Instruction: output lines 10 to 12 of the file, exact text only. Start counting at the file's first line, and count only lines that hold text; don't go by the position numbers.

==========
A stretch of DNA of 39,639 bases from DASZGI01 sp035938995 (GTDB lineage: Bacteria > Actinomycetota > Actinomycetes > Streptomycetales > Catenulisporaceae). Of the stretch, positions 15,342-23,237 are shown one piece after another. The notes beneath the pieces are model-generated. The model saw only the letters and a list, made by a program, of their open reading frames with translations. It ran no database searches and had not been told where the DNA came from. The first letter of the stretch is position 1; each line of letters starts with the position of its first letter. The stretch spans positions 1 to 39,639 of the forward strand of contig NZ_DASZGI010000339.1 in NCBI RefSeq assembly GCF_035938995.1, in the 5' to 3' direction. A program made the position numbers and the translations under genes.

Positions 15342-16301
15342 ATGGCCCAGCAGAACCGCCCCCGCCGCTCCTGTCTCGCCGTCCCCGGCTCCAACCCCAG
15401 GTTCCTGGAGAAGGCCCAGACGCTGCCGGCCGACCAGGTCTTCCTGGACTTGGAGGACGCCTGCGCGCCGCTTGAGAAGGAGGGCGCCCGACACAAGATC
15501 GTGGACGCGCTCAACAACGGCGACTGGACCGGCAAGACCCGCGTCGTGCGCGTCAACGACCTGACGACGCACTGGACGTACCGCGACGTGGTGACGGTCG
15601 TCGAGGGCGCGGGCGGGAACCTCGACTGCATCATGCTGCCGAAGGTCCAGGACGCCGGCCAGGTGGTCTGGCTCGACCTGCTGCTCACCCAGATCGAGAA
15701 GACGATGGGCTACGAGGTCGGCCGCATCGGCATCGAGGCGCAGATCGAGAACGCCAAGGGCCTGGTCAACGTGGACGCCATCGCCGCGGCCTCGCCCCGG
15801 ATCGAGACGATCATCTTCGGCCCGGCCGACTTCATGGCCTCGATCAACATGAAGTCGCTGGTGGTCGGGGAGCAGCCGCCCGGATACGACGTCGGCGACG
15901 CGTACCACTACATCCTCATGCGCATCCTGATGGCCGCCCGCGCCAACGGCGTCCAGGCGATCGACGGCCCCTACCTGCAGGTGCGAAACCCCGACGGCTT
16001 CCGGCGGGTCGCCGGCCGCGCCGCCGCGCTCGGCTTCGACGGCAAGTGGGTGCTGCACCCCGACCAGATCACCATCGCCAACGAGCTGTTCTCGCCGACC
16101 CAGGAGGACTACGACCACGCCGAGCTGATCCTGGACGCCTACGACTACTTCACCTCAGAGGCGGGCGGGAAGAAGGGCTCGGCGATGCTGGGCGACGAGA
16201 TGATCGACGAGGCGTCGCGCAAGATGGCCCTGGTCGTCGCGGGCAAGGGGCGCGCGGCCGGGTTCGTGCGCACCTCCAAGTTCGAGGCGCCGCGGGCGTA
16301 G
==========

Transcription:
16001 CCGGCGGGTCGCCGGCCGCGCCGCCGCGCTCGGCTTCGACGGCAAGTGGGTGCTGCACCCCGACCAGATCACCATCGCCAACGAGCTGTTCTCGCCGACC
16101 CAGGAGGACTACGACCACGCCGAGCTGATCCTGGACGCCTACGACTACTTCACCTCAGAGGCGGGCGGGAAGAAGGGCTCGGCGATGCTGGGCGACGAGA
16201 TGATCGACGAGGCGTCGCGCAAGATGGCCCTGGTCGTCGCGGGCAAGGGGCGCGCGGCCGGGTTCGTGCGCACCTCCAAGTTCGAGGCGCCGCGGGCGTA